At least 38 protesters have been killed after security forces opened fire in an area of its largest city, Yangon, in one of the bloodiest days yet in Myanmar since the military toppled the civilian government.
The military declared martial law in the area after Chinese businesses were attacked by protesters, armed with sticks and knives, who believe China is giving support to the Burmese military.
Myanmar has been racked by protests since the military coup on February 01 when the military leadership detained Aung San Suu Kyi, the country’s civilian leader and head of the National League for Democracy (NLD) party.
The NLD won a landslide in last year’s election but the military alleged there had been widespread fraud and promised new elections on an undetermined date.
Some of the ousted MPs have refused to accept last month’s coup and have gone into hiding while calling for continued street protest and civil disobedience.
In his first public address, their leader Mahn Win Khaing Than, urged protesters to defend themselves against the military crackdown during what he called a “revolution”.
“This is the darkest moment of the nation and the moment that the dawn is close,” he said, adding: “The uprising must win.”
At least 21 people were reportedly killed in Yangon on Sunday. Further deaths and injuries were reported elsewhere in the country. The Assistance Association for Political Prisoners (AAPP) monitoring group said the day’s death toll was at least 38.
Medical workers said the number of people killed in the Yangon area of Hlaing Tharyar was likely to rise, with dozens suffering gunshot wounds.
The junta has declared martial law in Hlaing Tharyar and neighbouring Shwepyitha after China said Chinese factories in the area had been targeted and demanded protection.
Beijing said people armed with iron bars, axes and petrol had set alight and damaged 10 Chinese facilities – mostly clothing production or storage factories – in Yangon. A Chinese hotel was also attacked.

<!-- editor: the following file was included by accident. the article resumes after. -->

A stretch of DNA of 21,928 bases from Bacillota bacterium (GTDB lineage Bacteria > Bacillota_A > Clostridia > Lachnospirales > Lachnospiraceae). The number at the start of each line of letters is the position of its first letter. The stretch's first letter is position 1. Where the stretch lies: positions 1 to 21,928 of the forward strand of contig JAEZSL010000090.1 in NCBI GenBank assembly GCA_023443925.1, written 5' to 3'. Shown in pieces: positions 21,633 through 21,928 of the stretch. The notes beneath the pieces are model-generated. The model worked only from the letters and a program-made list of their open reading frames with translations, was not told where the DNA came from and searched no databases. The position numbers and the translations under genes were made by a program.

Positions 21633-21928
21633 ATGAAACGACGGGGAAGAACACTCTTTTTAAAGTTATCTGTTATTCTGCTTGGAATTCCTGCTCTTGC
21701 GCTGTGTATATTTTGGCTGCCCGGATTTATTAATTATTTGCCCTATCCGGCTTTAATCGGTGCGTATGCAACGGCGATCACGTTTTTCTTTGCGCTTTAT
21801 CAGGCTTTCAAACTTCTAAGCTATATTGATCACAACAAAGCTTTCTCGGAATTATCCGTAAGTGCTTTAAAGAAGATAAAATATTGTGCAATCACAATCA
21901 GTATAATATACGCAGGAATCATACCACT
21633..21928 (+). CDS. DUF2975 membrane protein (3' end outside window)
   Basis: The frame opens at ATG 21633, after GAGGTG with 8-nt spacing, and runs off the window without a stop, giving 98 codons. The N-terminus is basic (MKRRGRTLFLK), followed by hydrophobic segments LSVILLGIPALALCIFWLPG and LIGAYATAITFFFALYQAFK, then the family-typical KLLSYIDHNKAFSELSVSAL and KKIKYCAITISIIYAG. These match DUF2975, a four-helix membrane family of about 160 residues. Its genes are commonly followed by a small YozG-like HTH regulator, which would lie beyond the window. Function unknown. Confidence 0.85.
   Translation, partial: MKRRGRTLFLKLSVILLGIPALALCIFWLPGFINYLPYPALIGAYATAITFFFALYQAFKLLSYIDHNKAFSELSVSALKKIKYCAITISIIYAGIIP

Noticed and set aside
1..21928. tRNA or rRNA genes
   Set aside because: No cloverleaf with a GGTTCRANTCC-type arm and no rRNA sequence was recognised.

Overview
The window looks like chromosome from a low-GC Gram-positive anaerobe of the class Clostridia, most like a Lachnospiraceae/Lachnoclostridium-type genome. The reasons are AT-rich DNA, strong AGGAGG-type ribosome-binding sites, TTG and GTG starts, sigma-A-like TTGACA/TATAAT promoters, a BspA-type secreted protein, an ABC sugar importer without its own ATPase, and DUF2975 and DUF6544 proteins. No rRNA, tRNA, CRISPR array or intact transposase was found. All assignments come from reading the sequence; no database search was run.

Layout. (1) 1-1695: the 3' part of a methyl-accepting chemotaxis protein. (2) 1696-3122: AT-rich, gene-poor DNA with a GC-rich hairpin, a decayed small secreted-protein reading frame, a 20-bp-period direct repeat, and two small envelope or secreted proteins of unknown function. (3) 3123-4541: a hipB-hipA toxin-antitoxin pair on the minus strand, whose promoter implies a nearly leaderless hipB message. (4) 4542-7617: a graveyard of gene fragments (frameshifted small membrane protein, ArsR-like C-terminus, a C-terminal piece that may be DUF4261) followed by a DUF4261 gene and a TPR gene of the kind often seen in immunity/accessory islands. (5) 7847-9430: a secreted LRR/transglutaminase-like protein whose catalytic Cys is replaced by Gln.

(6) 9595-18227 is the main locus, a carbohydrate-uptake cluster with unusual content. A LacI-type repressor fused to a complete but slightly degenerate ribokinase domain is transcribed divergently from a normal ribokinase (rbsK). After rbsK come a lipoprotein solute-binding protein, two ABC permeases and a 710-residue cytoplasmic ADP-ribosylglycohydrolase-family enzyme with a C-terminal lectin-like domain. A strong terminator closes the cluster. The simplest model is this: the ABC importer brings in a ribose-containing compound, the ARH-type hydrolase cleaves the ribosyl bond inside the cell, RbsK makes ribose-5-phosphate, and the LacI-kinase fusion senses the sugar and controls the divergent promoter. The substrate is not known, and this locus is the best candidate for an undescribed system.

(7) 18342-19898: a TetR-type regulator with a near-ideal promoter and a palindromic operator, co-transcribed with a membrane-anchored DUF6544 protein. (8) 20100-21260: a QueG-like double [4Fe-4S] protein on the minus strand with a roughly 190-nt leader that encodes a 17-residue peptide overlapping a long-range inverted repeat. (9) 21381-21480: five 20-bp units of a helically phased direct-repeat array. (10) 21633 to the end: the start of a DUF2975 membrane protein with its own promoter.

On its Facebook page the Chinese embassy said some “factories were looted and destroyed and many Chinese staff were injured and trapped”.
The embassy urged Myanmar to “take further effective measures to stop all acts of violence, punish the perpetrators in accordance with the law and ensure the safety of life and property of Chinese companies and personnel in Myanmar”.
The military-owned Myawaddy Media reported that firefighters had been hindered in their response to the blazes by people blocking their routes.
Gunshots were heard throughout the day and military trucks were seen in the streets.
Demonstrators barricaded themselves in with sandbags, car tyres and barbed wire when security forces opened fire. Using makeshift shields, some were seen inching forwards to retrieve the injured.
One officer posted on social media that police were planning to use heavy weaponry.
“I will not have mercy on Hlaing Tharyar and they will fight back seriously too because there are all kinds of characters there,” the officer said in the subsequently deleted TikTok post.
“Three died in front of me while I was giving treatment. I’m sending another two to hospital. That’s all I can say at this moment,” one medic told AFP.
Several other deaths at the hands of the military were reported in other parts of Myanmar, including a young man shot dead by security forces in the northern jade-producing city of Hpakant, and a man and a woman killed in Bago to the north of Yangon.
Meanwhile, state TV said one police officer had been killed. Three more were injured by protesters throwing rocks and using catapults in the Bago region, MRTV said.
In total, more than 120 protesters have reportedly been killed during the crackdown, according to the AAPP monitoring group. (Source: BBC)